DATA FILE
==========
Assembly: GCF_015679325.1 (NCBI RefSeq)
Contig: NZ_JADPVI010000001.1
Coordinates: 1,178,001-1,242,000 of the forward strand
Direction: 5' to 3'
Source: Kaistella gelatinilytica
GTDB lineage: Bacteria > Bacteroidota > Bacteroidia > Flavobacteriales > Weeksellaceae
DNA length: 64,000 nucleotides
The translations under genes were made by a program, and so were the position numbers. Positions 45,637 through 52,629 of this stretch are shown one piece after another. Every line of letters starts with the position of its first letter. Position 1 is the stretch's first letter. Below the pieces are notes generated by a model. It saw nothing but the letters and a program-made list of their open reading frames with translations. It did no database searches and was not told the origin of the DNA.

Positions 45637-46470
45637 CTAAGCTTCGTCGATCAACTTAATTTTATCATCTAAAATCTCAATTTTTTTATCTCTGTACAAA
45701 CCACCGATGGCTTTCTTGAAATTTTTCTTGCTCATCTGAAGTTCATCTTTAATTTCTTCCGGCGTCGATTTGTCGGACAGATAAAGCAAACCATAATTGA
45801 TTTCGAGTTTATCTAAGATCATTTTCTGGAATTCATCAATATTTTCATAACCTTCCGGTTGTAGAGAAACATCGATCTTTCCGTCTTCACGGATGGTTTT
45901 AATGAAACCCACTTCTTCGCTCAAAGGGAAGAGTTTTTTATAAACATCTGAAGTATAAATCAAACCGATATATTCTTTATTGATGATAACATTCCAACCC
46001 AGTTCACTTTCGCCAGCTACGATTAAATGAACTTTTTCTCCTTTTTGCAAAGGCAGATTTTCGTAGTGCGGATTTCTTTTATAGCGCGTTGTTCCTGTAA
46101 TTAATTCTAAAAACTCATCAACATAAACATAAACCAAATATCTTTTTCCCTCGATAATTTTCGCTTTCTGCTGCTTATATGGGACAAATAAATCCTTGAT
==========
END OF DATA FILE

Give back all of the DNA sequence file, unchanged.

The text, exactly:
Assembly: GCF_015679325.1 (NCBI RefSeq)
Contig: NZ_JADPVI010000001.1
Coordinates: 1,178,001-1,242,000 of the forward strand
Direction: 5' to 3'
Source: Kaistella gelatinilytica
GTDB lineage: Bacteria > Bacteroidota > Bacteroidia > Flavobacteriales > Weeksellaceae
DNA length: 64,000 nucleotides
The translations under genes were made by a program, and so were the position numbers. Positions 45,637 through 52,629 of this stretch are shown one piece after another. Every line of letters starts with the position of its first letter. Position 1 is the stretch's first letter. Below the pieces are notes generated by a model. It saw nothing but the letters and a program-made list of their open reading frames with translations. It did no database searches and was not told the origin of the DNA.

Positions 45637-46470
45637 CTAAGCTTCGTCGATCAACTTAATTTTATCATCTAAAATCTCAATTTTTTTATCTCTGTACAAA
45701 CCACCGATGGCTTTCTTGAAATTTTTCTTGCTCATCTGAAGTTCATCTTTAATTTCTTCCGGCGTCGATTTGTCGGACAGATAAAGCAAACCATAATTGA
45801 TTTCGAGTTTATCTAAGATCATTTTCTGGAATTCATCAATATTTTCATAACCTTCCGGTTGTAGAGAAACATCGATCTTTCCGTCTTCACGGATGGTTTT
45901 AATGAAACCCACTTCTTCGCTCAAAGGGAAGAGTTTTTTATAAACATCTGAAGTATAAATCAAACCGATATATTCTTTATTGATGATAACATTCCAACCC
46001 AGTTCACTTTCGCCAGCTACGATTAAATGAACTTTTTCTCCTTTTTGCAAAGGCAGATTTTCGTAGTGCGGATTTCTTTTATAGCGCGTTGTTCCTGTAA
46101 TTAATTCTAAAAACTCATCAACATAAACATAAACCAAATATCTTTTTCCCTCGATAATTTTCGCTTTCTGCTGCTTATATGGGACAAATAAATCCTTGAT